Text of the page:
Additional improvements in the data processing for Gaia DR2 as well as the introduction of new elements facilitated the much expanded variety of data published in this second release. Although the photometric processing pipeline did treat the data from Gaia’s BP and RP photometers from the start of the mission operations, it was decided not to publish the results in Gaia DR1 (Evans et al. 2017) because of the still preliminary nature of the calibrations of these instruments. The processing for Gaia DR2 features enhancements in the photometric calibrations, including of the BP and RP prism spectra. The integrated light from these spectra is published in this release as the fluxes in the GBP and GRP passbands. In addition the photometric passbands for G, GBP, and GRP are published, both the versions used in the data processing and the revised versions (based on a deeper analysis involving the BP/RP spectra of standard stars). The photometric data processing and results validation for Gaia DR2 are described in Evans et al. (2018) and Riello et al. (2018).

The processing of RVS data was also in place from the start of mission operations but during the operations up to Gaia DR1 the adaptations necessary to the RVS pipeline to deal with the effects of the excess stray light on board Gaia prevented the publication of results. Hence Gaia DR2 features the first RVS results in the form of median radial velocities. The details of the RVS data processing and results validation are provided in Sartoretti et al. (2018), Katz et al. (2018), and Soubiran et al. (2018).

Epoch astrometry was determined for a list of 14 000 pre-selected small solar system bodies (henceforth referred to as Solar System Objects or SSOs). The data processing and validation for the Gaia DR2 SSO data are described in Gaia Collaboration (2018f).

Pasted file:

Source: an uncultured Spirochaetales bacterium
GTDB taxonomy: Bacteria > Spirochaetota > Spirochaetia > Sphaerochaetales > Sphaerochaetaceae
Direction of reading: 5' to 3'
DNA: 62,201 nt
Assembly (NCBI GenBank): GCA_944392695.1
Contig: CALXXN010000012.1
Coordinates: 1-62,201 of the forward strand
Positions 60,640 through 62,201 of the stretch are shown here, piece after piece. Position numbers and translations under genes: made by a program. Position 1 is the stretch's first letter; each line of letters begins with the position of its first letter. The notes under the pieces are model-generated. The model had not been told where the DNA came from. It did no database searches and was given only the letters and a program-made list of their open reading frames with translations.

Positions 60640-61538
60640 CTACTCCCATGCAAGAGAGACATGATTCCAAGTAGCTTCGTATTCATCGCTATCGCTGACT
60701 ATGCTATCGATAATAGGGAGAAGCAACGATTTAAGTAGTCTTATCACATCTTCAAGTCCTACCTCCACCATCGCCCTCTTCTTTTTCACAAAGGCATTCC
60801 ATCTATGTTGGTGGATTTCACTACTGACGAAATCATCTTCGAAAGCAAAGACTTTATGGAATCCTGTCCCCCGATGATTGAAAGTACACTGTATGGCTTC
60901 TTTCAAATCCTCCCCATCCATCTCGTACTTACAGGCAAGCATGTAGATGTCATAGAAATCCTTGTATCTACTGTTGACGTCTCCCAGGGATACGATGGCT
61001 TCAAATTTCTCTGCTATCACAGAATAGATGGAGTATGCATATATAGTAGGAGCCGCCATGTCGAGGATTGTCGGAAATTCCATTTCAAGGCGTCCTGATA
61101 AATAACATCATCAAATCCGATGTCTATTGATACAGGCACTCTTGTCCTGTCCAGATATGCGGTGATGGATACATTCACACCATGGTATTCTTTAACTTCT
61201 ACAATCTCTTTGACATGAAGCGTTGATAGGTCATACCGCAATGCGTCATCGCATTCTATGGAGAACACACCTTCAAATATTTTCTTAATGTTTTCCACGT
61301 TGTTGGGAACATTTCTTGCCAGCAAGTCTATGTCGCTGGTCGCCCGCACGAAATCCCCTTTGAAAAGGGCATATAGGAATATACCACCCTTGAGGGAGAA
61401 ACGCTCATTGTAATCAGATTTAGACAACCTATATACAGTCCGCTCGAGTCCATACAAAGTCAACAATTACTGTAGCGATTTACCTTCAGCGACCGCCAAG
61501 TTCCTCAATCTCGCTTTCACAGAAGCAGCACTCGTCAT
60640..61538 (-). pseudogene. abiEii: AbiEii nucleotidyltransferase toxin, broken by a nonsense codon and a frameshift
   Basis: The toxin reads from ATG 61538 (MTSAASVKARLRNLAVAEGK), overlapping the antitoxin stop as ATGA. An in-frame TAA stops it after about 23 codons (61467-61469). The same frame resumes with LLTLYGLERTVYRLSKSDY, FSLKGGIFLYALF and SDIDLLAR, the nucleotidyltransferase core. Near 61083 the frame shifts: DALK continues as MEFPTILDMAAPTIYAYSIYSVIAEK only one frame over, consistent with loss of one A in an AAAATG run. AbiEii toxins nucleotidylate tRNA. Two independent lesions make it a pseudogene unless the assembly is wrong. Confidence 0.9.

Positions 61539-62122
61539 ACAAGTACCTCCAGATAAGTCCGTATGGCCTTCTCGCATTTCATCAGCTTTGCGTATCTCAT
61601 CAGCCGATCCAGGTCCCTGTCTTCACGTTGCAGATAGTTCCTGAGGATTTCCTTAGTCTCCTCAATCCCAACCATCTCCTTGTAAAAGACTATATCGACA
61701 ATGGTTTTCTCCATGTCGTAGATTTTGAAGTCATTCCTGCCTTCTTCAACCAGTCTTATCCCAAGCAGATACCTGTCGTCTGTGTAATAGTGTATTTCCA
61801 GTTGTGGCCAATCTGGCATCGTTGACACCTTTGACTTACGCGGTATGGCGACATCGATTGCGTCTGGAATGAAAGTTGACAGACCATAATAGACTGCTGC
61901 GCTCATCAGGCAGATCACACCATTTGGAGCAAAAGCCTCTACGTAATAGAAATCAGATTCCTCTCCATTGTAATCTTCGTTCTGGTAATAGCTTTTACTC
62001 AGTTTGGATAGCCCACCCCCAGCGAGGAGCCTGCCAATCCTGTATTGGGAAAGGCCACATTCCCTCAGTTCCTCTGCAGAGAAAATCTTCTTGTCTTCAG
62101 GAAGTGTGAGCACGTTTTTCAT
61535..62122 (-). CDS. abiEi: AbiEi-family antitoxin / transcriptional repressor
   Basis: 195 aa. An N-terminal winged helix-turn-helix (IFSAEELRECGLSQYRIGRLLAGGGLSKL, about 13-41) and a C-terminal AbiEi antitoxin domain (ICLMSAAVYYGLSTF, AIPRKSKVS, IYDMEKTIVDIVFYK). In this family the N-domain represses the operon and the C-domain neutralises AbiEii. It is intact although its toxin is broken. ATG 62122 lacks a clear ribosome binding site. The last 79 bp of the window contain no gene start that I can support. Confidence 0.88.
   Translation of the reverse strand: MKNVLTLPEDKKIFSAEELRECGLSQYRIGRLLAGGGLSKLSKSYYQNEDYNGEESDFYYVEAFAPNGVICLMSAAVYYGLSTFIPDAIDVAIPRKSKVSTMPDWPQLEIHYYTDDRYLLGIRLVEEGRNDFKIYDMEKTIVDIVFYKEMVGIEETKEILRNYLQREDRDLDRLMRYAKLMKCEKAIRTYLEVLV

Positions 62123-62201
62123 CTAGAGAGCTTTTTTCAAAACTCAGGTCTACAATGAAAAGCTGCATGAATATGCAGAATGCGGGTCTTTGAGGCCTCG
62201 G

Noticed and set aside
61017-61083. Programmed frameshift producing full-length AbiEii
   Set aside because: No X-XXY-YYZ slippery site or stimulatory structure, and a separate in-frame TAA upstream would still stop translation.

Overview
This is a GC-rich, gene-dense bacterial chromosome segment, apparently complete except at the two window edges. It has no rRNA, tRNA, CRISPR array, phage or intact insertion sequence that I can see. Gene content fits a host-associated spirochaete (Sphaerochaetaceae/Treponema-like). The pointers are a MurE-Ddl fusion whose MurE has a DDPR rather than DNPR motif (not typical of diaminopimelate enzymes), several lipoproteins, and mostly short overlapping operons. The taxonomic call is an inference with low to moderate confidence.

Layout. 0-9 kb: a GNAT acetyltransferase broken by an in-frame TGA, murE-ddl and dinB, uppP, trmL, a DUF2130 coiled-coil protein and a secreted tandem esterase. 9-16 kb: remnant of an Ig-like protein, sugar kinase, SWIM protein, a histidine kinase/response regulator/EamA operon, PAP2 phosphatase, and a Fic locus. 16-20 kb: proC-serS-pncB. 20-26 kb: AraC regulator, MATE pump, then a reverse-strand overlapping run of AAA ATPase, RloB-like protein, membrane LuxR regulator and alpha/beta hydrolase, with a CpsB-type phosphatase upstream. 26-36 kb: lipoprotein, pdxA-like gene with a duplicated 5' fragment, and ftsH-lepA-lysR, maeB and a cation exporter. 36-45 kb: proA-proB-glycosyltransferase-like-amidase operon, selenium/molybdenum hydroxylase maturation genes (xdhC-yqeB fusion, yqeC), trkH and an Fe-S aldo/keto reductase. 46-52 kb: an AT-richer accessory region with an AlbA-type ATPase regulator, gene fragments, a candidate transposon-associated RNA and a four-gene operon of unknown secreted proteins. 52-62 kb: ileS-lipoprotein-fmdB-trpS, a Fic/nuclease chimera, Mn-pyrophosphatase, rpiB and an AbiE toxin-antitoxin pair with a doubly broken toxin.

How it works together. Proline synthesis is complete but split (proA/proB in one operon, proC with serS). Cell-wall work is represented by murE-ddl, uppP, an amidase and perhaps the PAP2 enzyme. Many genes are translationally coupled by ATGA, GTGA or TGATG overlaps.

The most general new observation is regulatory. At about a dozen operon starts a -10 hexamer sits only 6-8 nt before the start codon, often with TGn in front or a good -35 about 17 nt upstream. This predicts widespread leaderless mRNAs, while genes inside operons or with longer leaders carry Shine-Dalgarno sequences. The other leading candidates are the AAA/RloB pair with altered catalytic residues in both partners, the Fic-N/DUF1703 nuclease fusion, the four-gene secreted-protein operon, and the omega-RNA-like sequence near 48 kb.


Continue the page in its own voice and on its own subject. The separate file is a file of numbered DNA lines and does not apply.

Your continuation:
Astrophysical parameters (Teff, AG, E(GBPGRP), radius and luminosity) were determined for between 77 and 161 million starsfrom the Gaia broad-band photometry and parallaxes alone (no non-Gaia data was used). The details of the astrophysical parameter estimation and the validation of the results are described in Andrae et al. (2018).

Practically all sources present in Gaia DR2 were analysed for apparent brightness variations, resulting in a catalogue of about 0.5 million starssecurely identified as variables and for which light curves and statistical information on the photometric time series are provided. The variability processing is described in Holl et al. (2018).

Finally, an overall validation of the Gaia DR2 catalogue is described in Arenou et al. (2018), which, as outlined in Gaia Collaboration (2016b), involves an extensive scientific validation of the combined data presented in this data release.

A number of important shortcomings remain in the data processing, leading to limitations in Gaia DR2 which require taking some care when using the data. In Sect. 6 we summarise the known limitations of the present Gaia data release and point out, where relevant, the causes. Section 7 provides additional guidance on the use of Gaia DR2 results. The reader is strongly encouraged to read the papers listed above and the online documentation1 to understand the limitations in detail.

Table 1

Number of sources of a given type or the number for which a given data product is available in Gaia DR2.

3 Overview of the contents of Gaia DR2

Gaia DR2 contains astrometry, broad-band photometry, radial velocities, variable star classifications as well as the characterisation of the corresponding light curves, and astrophysical parameter estimates for a total of 1 692 919 135 sources. In addition the epoch astrometry and photometry for 14 099 solar system objects are listed. Basic statistics on the source numbers and the overall distribution in G can be found in Table 1 and Table 2, where it should noted that 4 per cent of the sources are fainter than G = 21. The overall quality of Gaia DR2 results in terms of the typically achieved uncertainties is summarised in Table 3. The contents of the main components of the release, of which the magnitude distributions are shown in Figs. 1 and 2, are summarised in the following paragraphs. We defer the discussion on the known limitations of Gaia DR2 to Sect. 6.